Lori Marino from the Neuroscience and Behavioral Biology and Center for Ethics, Emory University and The Kimmela Center for Animal Advocacy debates the educational value of marine mammal displays:
Most of us know the standard claim of the marine park industry. It goes something like this: “When you come to see dolphins and whales in captivity you are being educated. And education leads to attitude change and conservation of these animals in the wild.” There are several assumptions the marine parks want you to make. One is that dolphin and whale displays are educational. The second is that the alleged education leads to an increased motivation to protect the animals. And the third is that this attitude change leads to actual behaviour that helps conserve the animals in the wild. That’s a tall order! I’ve been a college educator for over 16 years and I daresay that none of my faculty colleagues (nor I) would ever make such a zealous assertion about the impact of our classroom teaching where we actually present accurate information, help students analyse it, and measure performance with tests and assignments. Yet, the marine park industry resolutely asserts that they are in the business of education; they know that education provides a credible reason for confining these intelligent animals in their facilities as “ambassadors” for their wild counterparts. And education is something they know no one opposes.
But what is the evidence that visiting dolphin and whale displays is educational in any real sense? Let’s leave aside the fact that much of the information fed to the public by marine parks about dolphins and whales is inaccurate. If dolphin and whale displays are indeed educational then there should be sufficient evidence for learning and attitude change that support this conclusion. In fact, to date, there is none. The studies that the marine park industry relies upon to support their claims of education are characterised by one common weakness; the studies typically involve asking visitors whether they think they have been educated. But they do not actually test knowledge. The marine park industry cites several polls to make their argument. One of these is known as the 1998 Roper Poll, which simply showed that after visiting animal displays people believed they appreciated the animals more. But there were no questions assessing knowledge or attitude change. Moreover, this poll was commissioned by none other than SeaWorld! Another poll that is often cited in defence of the educational claim is the 2005 Harris Poll. Like the Roper Poll, the Harris Poll only assessed visitors’ beliefs and perceptions, not whether they actually learnt anything after seeing the displays. The poll does not ask respondents about the specific knowledge they have gained, or what specific conservation actions they will undertake after visiting an animal display. So, again, none of these efforts can be used to claim that dolphin and whale displays (or displays of other captive animals) have real educational value.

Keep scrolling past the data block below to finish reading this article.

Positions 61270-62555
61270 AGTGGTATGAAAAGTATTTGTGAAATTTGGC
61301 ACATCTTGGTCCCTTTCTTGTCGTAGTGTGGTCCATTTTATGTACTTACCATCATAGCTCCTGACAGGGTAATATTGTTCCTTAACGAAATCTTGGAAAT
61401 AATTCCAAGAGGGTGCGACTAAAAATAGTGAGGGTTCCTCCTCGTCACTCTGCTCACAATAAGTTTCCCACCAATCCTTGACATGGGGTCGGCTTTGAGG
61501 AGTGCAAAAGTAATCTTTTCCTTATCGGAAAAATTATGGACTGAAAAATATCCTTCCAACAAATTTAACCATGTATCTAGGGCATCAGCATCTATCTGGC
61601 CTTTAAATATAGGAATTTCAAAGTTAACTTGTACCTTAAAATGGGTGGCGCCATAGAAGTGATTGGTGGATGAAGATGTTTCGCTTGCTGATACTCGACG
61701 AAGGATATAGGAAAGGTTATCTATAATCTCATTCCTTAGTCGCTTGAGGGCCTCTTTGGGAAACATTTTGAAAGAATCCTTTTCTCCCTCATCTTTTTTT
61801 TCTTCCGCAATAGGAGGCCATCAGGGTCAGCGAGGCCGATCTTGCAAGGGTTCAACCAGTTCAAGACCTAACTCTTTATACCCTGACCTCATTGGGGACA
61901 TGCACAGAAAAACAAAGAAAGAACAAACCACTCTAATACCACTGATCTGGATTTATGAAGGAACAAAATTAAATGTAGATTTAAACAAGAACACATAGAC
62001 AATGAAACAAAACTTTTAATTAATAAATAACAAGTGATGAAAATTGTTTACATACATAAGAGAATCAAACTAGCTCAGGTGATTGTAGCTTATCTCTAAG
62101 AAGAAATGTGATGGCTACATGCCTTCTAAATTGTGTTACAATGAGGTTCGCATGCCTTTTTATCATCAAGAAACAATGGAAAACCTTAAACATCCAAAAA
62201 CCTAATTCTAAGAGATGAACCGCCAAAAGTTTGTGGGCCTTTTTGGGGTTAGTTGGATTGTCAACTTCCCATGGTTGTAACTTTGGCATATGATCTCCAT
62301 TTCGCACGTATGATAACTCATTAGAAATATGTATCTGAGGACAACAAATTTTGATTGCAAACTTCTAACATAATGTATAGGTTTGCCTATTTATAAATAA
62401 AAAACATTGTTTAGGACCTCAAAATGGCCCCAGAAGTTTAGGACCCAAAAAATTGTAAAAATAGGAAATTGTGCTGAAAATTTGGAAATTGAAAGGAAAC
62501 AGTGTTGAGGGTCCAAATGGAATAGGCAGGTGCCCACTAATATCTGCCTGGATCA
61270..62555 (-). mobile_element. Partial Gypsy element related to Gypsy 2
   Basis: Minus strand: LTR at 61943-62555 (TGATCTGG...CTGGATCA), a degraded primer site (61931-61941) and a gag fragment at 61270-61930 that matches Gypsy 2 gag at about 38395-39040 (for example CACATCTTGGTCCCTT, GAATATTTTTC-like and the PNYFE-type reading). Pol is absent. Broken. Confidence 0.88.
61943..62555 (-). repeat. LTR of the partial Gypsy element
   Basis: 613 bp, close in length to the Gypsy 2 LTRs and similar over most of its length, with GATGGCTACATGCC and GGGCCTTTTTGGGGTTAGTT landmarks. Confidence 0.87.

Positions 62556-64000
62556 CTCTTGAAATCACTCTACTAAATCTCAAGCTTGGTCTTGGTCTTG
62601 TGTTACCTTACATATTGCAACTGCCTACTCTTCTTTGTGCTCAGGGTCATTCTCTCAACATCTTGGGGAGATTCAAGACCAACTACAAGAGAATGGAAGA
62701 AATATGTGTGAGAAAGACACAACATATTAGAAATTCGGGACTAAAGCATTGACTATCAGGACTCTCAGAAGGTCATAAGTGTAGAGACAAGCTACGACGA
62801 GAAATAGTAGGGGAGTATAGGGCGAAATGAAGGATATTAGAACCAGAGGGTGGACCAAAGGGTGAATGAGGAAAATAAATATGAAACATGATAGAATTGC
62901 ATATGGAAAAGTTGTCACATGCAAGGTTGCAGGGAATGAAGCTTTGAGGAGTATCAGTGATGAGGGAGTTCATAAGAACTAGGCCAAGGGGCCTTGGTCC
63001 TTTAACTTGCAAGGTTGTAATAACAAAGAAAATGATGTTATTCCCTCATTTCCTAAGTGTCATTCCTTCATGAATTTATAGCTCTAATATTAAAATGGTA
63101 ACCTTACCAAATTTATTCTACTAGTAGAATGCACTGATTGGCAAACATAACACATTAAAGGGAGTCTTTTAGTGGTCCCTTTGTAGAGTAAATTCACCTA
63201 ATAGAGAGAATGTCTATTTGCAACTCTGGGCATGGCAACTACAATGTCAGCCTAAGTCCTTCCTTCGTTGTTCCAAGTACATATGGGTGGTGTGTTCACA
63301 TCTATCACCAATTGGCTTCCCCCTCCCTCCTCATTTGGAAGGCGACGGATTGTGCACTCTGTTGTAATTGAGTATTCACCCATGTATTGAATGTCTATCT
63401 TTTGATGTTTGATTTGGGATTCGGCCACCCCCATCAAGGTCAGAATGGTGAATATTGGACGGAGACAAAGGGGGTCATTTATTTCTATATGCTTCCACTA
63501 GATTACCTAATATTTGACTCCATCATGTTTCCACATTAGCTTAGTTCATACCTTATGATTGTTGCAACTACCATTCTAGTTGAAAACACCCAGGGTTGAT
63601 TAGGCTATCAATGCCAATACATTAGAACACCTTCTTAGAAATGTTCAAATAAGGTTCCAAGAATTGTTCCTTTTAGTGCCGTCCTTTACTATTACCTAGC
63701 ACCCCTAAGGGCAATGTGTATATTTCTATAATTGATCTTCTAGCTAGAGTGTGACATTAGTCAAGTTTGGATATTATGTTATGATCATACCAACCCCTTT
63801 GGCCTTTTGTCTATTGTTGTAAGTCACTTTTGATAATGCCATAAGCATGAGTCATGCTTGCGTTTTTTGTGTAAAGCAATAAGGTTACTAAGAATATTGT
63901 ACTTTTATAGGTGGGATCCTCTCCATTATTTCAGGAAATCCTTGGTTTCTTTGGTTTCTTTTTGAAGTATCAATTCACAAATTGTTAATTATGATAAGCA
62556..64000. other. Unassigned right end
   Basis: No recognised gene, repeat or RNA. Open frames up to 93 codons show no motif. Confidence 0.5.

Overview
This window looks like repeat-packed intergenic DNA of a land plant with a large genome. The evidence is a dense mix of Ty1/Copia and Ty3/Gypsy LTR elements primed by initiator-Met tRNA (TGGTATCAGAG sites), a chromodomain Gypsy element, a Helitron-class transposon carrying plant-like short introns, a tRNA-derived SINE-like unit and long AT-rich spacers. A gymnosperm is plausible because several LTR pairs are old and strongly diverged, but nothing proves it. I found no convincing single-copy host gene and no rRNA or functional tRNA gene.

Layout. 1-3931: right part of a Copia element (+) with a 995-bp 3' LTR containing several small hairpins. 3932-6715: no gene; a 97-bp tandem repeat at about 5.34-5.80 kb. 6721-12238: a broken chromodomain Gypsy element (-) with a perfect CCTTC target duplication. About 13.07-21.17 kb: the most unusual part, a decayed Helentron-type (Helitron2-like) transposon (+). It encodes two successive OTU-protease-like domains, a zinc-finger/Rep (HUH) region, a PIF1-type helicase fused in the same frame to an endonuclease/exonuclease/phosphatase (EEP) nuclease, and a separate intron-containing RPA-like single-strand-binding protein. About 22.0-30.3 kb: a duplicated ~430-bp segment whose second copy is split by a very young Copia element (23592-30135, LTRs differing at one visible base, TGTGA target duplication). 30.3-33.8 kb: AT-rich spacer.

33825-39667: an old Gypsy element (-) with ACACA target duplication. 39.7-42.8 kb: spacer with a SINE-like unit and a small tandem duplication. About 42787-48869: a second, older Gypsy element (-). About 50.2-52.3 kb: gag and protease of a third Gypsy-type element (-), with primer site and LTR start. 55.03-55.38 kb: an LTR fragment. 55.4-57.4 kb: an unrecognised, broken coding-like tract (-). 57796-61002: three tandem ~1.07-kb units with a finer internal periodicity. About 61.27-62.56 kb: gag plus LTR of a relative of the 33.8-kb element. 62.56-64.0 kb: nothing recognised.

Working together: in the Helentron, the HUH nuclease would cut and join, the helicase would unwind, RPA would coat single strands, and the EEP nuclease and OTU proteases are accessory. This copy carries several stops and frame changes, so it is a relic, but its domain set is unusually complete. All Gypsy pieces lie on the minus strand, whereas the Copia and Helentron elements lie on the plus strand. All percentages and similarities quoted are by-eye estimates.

The Association for Zoos and Aquariums (AZA) conducted the largest study of visitors to zoos and aquaria and published their study, entitled “Why Zoos Matter: Assessing the impact of a visit to a zoo or aquarium”, online in 2007. It was not a peer-reviewed study, which means that it was never analysed by other experts to determine if it is worthy of publication in a refereed scientific journal. Instead, the AZA published their results on their own website. The authors of the AZA study concluded that visiting zoos and aquaria enhances understanding of wildlife and impacts feelings and attitudes towards conservation. However, in a methodological analysis of the AZA study published in 2010 in the peer-reviewed journal, Society & Animals, my co-authors and I found that these conclusions are entirely unwarranted. In other words, the methods used in the AZA study were too deeply flawed to warrant such conclusions. Moreover, when all was said and done, the actual reported gains in knowledge reported by visitors to zoos and aquaria were disappointing. The authors found that: “there was no overall statistically significant change in understanding…” (p. 10). That is, the authors of the AZA study found no significant gains in general knowledge resulting from zoo or aquarium visits. So, despite the bewildering claims of the AZA, this study did not show that visiting animal displays is educational or promotes attitude change. To date, there have been no other studies that have demonstrated the educational value of zoo and aquarium displays.
So what are we to make of the ongoing claim of the marine park industry that dolphin and whale displays are educational? It is a claim without substance. Given that the rest of the assumptions about attitude change and conservation they ask us to accept rest upon the education assertion, the entire justification given by marine parks for capturing and confining dolphins and whales for display is baseless. It is up to the public to demand support for claims made by the marine park industry and to require that marine parks (and other zoos) stop making excuses for what is, in the end, the exploitation of dolphins and whales for entertainment purposes only.